Being an Audience in an Age of Distraction

Given as part of a panel at Bluffton University. 

What does it mean to be an audience? I think that this is a fascinating question. The biblical text that I always think of when I think of being an audience is The Sermon on the Mount. Matthew 5.1-2 reports,

When Jesus saw the crowds, he went up the mountain; and after he sat down, his disciples came to him. Then he began to speak, and taught them, saying: –

Who is Jesus’ audience for this sermon? There are crowds, and Jesus goes up a mountain (so that they can hear him? or at least see him?). There are also the disciples who come to Jesus. Jesus could be teaching the crowds, but why then does Matthew report that the disciples come to Jesus? Jesus’ teaching could be just for the disciples, but then why does he teach now when there are so many people around? Or is the audience for Jesus’ words us now in this time and space? I think that the audience was the people that were paying attention.

We are never sure who the audience is for something that we say; likewise a forum like this one has an audience here and now, but also an audience beyond this time and space in the conversations that you share with people about this forum. Let me call these the concrete audience (each of you that is here now) and the virtual audience (people that will be almost here by virtue of participating in conversation about this event).

Audiences can be distracted in many ways. Some of these are technological, some aren’t.

I am assuming that you want to be here. If you don’t want to be here you should leave. If you need arts and lecture credit but don’t want to be here find a way to get arts and lecture credit for things that you want to go to. You are in college; you should want to go to enough of what we offer to meet the credit in your four years here.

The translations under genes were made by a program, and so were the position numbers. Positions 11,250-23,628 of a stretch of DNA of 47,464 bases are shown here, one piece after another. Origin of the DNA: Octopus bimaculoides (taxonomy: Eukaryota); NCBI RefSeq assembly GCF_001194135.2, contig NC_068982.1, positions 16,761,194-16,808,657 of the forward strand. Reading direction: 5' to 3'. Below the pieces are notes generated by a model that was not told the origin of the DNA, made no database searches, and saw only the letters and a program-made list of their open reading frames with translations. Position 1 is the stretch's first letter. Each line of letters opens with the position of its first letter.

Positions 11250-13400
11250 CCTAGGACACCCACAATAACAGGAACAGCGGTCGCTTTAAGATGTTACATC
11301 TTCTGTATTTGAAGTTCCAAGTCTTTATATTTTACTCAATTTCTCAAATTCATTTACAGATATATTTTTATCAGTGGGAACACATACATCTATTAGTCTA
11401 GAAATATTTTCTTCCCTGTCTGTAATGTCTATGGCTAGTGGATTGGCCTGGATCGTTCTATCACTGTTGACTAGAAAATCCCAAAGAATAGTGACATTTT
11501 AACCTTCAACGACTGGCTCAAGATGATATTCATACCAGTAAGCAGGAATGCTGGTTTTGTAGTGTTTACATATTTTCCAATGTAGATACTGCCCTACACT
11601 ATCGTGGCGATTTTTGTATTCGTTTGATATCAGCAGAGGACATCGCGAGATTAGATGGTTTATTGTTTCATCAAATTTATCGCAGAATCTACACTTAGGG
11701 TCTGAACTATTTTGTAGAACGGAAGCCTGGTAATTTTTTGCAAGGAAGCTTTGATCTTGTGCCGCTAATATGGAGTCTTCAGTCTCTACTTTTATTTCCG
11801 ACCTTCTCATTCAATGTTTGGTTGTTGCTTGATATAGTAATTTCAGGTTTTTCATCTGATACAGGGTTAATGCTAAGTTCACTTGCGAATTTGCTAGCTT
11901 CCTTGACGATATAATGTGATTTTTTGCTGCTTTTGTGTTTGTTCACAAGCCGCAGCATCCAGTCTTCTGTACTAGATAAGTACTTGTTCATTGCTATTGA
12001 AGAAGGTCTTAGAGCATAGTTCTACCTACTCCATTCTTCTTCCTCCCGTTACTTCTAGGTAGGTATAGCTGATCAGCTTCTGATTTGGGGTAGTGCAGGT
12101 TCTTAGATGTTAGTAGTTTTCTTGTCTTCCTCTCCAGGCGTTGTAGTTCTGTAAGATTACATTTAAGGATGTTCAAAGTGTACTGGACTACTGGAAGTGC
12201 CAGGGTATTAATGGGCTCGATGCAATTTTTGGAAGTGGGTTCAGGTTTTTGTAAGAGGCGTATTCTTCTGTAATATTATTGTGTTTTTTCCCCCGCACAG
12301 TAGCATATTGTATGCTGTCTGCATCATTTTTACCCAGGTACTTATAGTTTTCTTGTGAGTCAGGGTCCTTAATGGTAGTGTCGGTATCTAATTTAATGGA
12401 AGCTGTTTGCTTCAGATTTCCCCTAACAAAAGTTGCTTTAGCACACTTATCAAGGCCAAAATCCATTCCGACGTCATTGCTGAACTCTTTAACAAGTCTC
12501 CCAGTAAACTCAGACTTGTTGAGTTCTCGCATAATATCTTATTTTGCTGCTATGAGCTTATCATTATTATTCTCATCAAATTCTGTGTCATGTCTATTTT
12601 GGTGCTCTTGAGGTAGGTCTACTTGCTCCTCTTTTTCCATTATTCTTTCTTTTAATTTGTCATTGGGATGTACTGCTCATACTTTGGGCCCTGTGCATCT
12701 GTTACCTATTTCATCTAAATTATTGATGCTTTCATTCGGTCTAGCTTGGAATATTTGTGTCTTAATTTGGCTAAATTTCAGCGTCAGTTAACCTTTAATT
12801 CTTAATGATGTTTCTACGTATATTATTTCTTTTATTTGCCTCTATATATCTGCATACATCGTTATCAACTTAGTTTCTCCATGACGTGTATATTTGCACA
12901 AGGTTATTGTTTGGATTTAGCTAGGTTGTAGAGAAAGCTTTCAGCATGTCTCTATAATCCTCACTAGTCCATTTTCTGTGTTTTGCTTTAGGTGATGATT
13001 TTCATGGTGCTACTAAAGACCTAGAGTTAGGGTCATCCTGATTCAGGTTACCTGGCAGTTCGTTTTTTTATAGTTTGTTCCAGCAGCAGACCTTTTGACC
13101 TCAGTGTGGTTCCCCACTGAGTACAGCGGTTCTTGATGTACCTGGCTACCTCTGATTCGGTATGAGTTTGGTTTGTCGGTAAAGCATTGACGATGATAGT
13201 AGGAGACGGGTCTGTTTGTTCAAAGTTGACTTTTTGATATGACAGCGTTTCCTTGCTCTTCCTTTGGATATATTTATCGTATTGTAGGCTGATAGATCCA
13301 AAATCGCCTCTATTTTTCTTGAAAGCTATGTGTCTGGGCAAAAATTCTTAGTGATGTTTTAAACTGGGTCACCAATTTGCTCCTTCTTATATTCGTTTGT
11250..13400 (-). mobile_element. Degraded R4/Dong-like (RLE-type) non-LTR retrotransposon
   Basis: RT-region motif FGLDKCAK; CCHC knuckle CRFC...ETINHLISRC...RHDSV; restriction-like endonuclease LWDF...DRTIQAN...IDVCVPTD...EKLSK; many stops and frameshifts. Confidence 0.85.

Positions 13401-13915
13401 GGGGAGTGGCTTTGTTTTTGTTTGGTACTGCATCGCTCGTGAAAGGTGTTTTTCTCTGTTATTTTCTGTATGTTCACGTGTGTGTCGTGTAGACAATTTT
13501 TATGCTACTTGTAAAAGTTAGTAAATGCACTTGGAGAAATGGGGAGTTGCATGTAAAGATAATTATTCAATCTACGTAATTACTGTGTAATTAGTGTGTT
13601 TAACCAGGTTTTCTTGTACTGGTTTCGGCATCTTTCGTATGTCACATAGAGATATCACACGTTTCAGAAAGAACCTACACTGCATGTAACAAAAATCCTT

Some of you would like to be listening to me, but you are instead all, “Oh my gosh, I’m actually sitting next to her at forum today and I didn’t even try to plan it that way and it totally must be meant to be but I wish I was wearing a nicer shirt.”

Anyone can be distracted at anytime.

I can see you, the concrete audience, being distracted by technology in a number of ways. Technologies of amplification, space and interruption are distracting you.

Jesus didn’t have a microphone back in the day but he spoke on a hillside to crowds of people. How did they hear?

I have an example, but I need you all to be very quiet for it. Can we try that for a second? Be as still and quiet as you can be.

(step away)

You can hear me now, but it takes some effort. It also takes your attention. Part of working to hear me is paying attention to what I am saying. If you want to be listening, and your neighbor is being loud, well tough luck.


Amplification makes it easier to hear, and in making it easier allows you to pay less attention. Perhaps we should do away with microphones. It would, surprisingly, probably help us pay attention and be less distracted. Distraction is not an option in a non-amplified world.